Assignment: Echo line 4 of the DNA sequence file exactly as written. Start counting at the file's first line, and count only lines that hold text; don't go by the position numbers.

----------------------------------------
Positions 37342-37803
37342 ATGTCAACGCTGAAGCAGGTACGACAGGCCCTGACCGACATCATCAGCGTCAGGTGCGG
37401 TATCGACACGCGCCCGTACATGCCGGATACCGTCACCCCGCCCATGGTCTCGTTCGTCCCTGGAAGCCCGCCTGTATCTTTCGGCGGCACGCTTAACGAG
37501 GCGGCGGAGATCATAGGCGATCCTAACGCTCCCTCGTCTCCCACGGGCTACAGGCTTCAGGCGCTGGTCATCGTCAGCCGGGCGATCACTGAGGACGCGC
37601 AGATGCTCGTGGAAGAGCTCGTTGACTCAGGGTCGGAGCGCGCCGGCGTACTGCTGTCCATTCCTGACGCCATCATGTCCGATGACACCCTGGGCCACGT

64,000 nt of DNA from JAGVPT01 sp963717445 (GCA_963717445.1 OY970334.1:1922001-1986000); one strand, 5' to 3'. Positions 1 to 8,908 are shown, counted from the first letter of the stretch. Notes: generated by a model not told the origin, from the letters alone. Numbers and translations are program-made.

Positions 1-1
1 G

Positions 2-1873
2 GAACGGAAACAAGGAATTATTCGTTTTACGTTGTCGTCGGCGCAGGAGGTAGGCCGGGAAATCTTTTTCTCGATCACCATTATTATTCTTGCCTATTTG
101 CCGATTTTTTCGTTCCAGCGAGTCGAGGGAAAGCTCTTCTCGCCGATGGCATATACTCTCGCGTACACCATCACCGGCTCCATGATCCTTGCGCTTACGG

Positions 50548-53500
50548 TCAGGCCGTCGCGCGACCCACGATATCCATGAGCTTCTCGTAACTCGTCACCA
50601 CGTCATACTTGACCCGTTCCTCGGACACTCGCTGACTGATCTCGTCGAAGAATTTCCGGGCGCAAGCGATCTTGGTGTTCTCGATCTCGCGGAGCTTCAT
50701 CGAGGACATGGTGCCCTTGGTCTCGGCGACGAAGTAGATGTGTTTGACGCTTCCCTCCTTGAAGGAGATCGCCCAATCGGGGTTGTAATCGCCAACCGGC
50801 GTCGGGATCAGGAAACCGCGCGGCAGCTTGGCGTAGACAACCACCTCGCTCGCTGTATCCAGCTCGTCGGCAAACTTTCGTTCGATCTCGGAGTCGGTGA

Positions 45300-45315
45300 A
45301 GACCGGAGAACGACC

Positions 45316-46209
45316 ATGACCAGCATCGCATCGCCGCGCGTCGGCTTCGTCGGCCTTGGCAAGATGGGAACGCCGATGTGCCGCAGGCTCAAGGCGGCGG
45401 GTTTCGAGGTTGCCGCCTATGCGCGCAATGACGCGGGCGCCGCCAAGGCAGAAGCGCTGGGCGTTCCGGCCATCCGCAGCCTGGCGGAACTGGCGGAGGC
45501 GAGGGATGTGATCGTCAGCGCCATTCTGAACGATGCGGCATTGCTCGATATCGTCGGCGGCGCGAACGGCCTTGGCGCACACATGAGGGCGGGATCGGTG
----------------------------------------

37501 GCGGCGGAGATCATAGGCGATCCTAACGCTCCCTCGTCTCCCACGGGCTACAGGCTTCAGGCGCTGGTCATCGTCAGCCGGGCGATCACTGAGGACGCGC